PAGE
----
In January we returned to Florida to take a motorcycle course for our endorsement, along with our tanker and doubles and triples endorsements on our CDLs. MacGyver has ridden motorcycles for more than 30 years, I’ve been on the back, maybe five times in my life. What did I learn at the course? That I really have no interest in driving a motorcycle or a Vespa, but I do need to know how to at least move it.
In February, a few days before departing for Bangkok, we bought the Vespa and left it with Highway Products. Since then we have been making the tractor, box-ready, reconfiguring major systems.
The Fifth Wheel has been moved back along the frame, way back. The center of the Fifth Wheel, where the king pin locks into place, is now across from the center of the REAR drive tires, typically the king pin is midway between the f
ront and rear drive tires. Moving it back creates the clearance to allow the trailer to turn behind the storage box without slamming into the box. The airlines have been adjusted and will be readjusted again and attached to the bottom of the box on a quick release system.
We converted our exhaust-to-the-sky muffler at the back of the tractor to a weed burner, which exhausts to the roadway. We removed the batwings, which create aerodynamic airflow around the tractor, from the side of the tractor and we discovered it made virtually no difference to our fuel mileage because we drive slowly, 58 mph.
Our last load before arriving at Highway Products weighed 41,000 pounds. We had to make a quick stop at the nearby Volvo dealership to move the airlines another five inches to allow us to scale legally, to have less than 34,000 pounds on the drive axles at the back of the tractor and the trailer axles. We drove across the country filling up twice a day, 50 gallons at a time — normally we put on 200 to 225 gallons of fuel — and when we arrived in Spokane, Washington MacGyver crossed the government scale and it looked like we were 200 pounds overweight on the trailer axles. We crossed the CAT Scale at the North Bend, Washington Travel America truckstop before fueling. Sure enough, the non-CAT but government-certified scale that we used in Virginia that showed us borderline on the drives, should have told us we were over on the trailer and that we had 1,000 pounds available for fuel. We had driven across the country, restricting ourselves to small fuel top ups to stay legal and we were illegal the entire trip. Maddening and frightening. Overweight tickets are killers.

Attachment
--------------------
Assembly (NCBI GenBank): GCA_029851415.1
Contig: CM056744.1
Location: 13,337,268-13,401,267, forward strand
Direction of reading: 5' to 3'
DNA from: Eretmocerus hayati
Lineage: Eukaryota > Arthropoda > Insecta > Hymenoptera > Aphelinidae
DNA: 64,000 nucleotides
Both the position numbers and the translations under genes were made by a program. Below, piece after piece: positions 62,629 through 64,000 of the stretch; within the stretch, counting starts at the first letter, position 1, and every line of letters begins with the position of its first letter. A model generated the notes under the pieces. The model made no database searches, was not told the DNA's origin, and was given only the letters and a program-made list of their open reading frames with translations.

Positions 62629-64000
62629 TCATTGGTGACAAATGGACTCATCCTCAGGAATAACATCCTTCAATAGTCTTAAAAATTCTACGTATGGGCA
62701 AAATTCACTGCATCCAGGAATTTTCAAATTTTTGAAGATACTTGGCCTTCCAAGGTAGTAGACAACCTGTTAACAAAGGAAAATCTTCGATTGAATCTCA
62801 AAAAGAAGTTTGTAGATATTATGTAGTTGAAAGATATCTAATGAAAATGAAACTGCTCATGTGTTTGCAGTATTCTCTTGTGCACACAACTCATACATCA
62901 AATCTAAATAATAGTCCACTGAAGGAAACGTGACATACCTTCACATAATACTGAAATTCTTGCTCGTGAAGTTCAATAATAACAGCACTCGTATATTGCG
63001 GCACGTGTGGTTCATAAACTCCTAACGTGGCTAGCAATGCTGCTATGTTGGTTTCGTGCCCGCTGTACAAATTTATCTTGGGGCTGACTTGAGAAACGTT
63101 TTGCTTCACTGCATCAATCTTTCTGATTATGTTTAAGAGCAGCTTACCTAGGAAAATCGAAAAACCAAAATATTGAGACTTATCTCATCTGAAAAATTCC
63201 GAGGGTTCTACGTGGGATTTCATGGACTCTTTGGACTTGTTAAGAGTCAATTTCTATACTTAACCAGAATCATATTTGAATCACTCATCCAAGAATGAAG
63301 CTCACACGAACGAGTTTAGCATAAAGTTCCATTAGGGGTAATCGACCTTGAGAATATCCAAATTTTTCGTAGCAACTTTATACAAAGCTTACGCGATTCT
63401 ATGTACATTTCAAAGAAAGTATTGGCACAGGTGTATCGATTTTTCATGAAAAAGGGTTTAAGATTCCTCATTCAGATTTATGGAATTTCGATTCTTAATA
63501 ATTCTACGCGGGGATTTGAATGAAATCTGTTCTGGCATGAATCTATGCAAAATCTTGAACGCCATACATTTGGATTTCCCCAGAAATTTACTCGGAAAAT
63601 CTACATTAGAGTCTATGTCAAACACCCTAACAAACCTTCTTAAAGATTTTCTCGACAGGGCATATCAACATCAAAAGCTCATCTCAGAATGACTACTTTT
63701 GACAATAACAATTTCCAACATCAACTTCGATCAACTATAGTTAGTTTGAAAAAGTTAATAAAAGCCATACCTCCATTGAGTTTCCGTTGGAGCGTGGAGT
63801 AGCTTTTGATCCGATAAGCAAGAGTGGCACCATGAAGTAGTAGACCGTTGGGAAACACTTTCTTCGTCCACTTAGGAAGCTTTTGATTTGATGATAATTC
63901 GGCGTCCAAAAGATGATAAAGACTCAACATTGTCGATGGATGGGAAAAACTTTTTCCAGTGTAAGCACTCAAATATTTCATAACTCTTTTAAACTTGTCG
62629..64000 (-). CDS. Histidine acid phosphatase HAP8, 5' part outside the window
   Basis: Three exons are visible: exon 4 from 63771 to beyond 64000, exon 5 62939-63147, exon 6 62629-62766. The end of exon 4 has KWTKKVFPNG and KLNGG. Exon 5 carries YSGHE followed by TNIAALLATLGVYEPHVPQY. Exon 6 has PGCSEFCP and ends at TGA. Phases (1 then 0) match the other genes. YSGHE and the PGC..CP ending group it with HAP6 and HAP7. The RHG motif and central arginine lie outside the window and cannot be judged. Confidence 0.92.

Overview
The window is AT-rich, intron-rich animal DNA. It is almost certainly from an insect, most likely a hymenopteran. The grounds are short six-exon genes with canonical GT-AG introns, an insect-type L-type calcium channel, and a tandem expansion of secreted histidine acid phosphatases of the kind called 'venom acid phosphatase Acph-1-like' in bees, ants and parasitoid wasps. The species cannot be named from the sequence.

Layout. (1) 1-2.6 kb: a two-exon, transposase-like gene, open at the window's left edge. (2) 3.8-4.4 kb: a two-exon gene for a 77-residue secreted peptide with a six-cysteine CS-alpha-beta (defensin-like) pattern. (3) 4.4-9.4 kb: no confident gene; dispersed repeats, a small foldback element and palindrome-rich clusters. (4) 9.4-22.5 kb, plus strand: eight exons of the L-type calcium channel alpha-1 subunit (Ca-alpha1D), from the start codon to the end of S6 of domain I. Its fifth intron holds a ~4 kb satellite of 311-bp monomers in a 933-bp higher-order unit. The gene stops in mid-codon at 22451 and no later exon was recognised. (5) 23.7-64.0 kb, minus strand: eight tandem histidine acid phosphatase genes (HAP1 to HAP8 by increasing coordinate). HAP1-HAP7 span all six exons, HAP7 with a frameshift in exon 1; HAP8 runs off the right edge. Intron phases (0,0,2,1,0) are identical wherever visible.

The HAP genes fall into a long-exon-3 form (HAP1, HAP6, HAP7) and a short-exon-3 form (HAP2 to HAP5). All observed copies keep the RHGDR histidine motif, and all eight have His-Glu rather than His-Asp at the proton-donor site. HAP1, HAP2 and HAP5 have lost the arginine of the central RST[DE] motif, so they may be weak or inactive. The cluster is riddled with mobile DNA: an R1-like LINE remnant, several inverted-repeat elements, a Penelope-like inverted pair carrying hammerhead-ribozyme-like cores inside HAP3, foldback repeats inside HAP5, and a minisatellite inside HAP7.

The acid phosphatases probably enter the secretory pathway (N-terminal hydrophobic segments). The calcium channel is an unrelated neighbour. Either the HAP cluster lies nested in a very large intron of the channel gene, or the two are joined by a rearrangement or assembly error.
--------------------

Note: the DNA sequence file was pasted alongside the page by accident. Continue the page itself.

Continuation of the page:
Today is installation. The stainless steel box looked like the Jolly Green Giant’s refrigerator as the forklift lifted it onto Black Beauty.
“So far all the measurements work,” MacGyver told me, a wave of relief crossing his face. “It fits.”